Does Saving Uterus Save Ovaries?

AbstractOvarian function after hysterectomy is a subject of much controversy since many years. There is increasing awareness among gynecologists that the ovaries need to be spared at hysterectomy for benign conditions. However the awareness is limited, and many practitioners believe in removal of ovaries at hysterectomy. Removal of ovaries will save lives of patients at risk of developing ovarian cancer. But it will be unnecessary for low-risk women and will in fact endanger their lives by increasing cardiac risks. Recent data suggest that ovarian epithelial cancer arises from tubal epithelium, which adds new option of performing only salpingectomy and sparing ovaries, which will serve dual purpose of preventing ovarian cancer and continuing productive function of ovaries. Reproductive function is lost with hysterectomy. But it may be worth looking at impact of hysterectomy on productive function of ovaries. This editorial will focus on this issue and look at evidence on effects of other gynecological procedures on ovarian function.
Source: The Journal of Obstetrics and Gynecology of India - Category: OBGYN Source Type: research

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Abstract Cancer complicates 1 in 1000 pregnancies. Multidisciplinary consensus comprised of Gynecologic Oncology, Pathology, Neonatology, Radiology, Anesthesiology, Maternal Fetal Medicine, and Social Work should be convened. Pregnancy provides an opportunity for cervical cancer screening, with deliberate delays in treatment permissible for early stage carcinoma. Vaginal delivery is contraindicated in the presence of gross lesion(s) and radical hysterectomy with lymphadenectomy at cesarean delivery is recommended. Women with locally advanced and metastatic/recurrent disease should commence treatment at diagnosis w...
Source: Gynecologic Oncology - Category: Cancer & Oncology Authors: Tags: Gynecol Oncol Source Type: research
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Source: European Journal of Obstetrics and Gynecology and Reproductive Biology - Category: OBGYN Source Type: research
CONCLUSIONS: A new multicellular, scaffold-free endometrial organoid system was established that resembled physiology of the native endometrium. Excess androgens in PCOS promoted cell proliferation in endometrial organoids, revealing new mechanisms of PCOS-associated with risk of endometrial neoplasia. PMID: 31614364 [PubMed - as supplied by publisher]
Source: The Journal of Clinical Endocrinology and Metabolism - Category: Endocrinology Authors: Tags: J Clin Endocrinol Metab Source Type: research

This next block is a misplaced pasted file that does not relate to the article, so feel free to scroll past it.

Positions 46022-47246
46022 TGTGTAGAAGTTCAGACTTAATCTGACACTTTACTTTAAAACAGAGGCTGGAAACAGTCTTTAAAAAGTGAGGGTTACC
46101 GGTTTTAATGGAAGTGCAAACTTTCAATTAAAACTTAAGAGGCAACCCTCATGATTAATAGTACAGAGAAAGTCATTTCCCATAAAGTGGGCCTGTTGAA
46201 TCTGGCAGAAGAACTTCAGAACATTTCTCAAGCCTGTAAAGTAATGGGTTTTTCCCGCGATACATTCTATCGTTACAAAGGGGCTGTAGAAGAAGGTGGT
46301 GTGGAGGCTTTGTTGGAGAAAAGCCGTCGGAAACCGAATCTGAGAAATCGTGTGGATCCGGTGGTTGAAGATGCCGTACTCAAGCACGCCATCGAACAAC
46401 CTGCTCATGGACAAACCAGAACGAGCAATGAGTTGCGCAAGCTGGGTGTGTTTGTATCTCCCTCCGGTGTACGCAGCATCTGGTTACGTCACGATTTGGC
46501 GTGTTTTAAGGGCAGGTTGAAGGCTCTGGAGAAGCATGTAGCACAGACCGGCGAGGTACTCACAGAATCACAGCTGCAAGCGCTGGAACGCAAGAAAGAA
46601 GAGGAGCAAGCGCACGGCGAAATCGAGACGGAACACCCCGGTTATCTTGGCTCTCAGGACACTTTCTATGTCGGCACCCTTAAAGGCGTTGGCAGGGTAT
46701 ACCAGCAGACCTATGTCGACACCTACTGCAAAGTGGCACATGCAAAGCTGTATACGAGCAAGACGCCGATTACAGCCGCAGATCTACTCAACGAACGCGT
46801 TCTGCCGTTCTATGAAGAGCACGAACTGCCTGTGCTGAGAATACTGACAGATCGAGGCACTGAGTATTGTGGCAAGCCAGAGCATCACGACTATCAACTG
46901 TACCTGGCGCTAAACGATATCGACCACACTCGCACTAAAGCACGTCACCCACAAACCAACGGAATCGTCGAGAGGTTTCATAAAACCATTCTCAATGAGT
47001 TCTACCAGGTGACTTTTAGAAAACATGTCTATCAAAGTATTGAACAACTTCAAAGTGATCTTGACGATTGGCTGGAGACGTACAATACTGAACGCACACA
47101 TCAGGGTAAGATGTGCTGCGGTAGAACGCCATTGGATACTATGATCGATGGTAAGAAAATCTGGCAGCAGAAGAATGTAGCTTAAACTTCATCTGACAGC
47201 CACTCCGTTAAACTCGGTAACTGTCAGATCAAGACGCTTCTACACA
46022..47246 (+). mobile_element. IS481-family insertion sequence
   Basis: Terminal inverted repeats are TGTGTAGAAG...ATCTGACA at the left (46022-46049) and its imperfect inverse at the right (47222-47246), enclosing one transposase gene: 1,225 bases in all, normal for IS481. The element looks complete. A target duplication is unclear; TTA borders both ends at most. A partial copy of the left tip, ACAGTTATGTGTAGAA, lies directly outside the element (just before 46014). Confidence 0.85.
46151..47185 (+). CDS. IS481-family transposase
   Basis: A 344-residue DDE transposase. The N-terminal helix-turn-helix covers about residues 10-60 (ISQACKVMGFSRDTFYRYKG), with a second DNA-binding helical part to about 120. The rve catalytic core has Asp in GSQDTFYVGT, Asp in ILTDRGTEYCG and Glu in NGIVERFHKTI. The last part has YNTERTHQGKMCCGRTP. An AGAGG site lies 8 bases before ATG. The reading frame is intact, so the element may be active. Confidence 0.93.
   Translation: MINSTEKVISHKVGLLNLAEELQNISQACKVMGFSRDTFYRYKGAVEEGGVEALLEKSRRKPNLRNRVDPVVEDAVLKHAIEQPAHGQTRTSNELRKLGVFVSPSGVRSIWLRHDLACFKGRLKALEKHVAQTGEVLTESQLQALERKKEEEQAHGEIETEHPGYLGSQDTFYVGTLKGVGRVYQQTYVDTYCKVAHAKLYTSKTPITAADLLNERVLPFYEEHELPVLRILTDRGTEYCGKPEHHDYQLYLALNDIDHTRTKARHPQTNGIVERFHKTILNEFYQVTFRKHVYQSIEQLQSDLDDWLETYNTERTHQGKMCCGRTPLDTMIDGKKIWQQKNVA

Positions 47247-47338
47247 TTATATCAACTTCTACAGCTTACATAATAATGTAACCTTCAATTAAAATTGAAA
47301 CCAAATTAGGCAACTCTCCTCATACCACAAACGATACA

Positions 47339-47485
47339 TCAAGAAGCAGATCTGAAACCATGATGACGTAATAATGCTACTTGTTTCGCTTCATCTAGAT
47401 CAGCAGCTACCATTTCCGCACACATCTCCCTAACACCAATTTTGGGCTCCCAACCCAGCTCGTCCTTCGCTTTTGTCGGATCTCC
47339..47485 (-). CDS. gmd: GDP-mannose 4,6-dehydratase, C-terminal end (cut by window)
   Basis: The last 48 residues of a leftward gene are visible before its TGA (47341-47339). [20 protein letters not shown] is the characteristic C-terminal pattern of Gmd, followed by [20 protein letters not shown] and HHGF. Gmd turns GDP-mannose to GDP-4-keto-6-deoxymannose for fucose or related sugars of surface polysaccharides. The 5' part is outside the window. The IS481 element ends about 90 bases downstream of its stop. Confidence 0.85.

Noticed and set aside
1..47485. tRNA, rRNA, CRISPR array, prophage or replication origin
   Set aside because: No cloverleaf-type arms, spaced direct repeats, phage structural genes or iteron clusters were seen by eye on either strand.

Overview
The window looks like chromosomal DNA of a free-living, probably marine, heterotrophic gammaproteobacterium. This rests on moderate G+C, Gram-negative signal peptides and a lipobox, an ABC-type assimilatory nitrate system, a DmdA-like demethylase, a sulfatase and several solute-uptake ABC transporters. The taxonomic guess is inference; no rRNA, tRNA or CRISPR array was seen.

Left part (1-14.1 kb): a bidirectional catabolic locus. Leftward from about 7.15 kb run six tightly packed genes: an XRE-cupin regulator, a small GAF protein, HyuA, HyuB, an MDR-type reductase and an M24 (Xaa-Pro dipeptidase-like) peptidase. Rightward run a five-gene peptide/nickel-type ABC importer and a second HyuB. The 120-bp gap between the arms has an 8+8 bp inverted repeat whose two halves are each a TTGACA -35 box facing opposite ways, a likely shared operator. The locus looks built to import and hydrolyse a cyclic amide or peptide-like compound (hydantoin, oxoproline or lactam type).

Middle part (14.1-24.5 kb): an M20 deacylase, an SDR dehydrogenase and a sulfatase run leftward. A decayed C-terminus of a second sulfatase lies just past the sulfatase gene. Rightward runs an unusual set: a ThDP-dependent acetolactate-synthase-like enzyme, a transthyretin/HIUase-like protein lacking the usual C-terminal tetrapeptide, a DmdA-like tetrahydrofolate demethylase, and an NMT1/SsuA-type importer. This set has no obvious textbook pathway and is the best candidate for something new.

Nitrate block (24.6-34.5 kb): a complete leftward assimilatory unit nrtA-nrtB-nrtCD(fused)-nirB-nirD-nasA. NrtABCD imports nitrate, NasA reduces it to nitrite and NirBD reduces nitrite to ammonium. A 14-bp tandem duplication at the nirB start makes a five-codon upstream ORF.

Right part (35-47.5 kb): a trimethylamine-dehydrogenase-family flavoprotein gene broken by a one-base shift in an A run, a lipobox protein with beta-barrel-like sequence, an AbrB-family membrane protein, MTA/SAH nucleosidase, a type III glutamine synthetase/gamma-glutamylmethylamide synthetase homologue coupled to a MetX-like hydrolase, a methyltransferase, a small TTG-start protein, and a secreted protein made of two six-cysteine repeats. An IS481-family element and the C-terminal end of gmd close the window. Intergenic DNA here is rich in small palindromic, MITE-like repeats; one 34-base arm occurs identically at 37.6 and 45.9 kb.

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Source: Frontiers in Oncology - Category: Cancer & Oncology Source Type: research
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Source: Best Practice and Research Clinical Obstetrics and Gynaecology - Category: OBGYN Source Type: research
Conclusion This is a simple and reproducible technique for preventing major complications associated with LESS salpingectomy. This approach permits easier specimen retrieval because of the large solitary incision that is made. There is a significant improvement in cosmetic satisfaction when compared with a traditional laparoscopic approach in the setting of prophylactic risk reduction surgery [18].
Source: Journal of Minimally Invasive Gynecology - Category: OBGYN Source Type: research
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Source: European Review for Medical and Pharmacological Sciences - Category: Drugs & Pharmacology Tags: Eur Rev Med Pharmacol Sci Source Type: research
Conclusion The incidental diagnosis of more than one tumor is often a post-operative finding, usually with the detection of low-stage neoplasms. Multiple synchronous gynecologic cancers have a better prognosis than metastatic or advanced primitive disease. In a patient with multiple neoplasms, the prognosis is determined by the tumor with the worst prognosis.
Source: Pathology Research and Practice - Category: Pathology Source Type: research
CONCLUSION: The incidental diagnosis of more than one tumor is often a post-operative finding, usually with the detection of low-stage neoplasms. Multiple synchronous gynecologic cancers have a better prognosis than metastatic or advanced primitive disease. In a patient with multiple neoplasms, the prognosis is determined by the tumor with the worst prognosis. PMID: 26972418 [PubMed - as supplied by publisher]
Source: Pathology, Research and Practice - Category: Pathology Authors: Tags: Pathol Res Pract Source Type: research
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Source: Cirugia y Cirujanos - Category: Surgery Authors: Tags: Cir Cir Source Type: research
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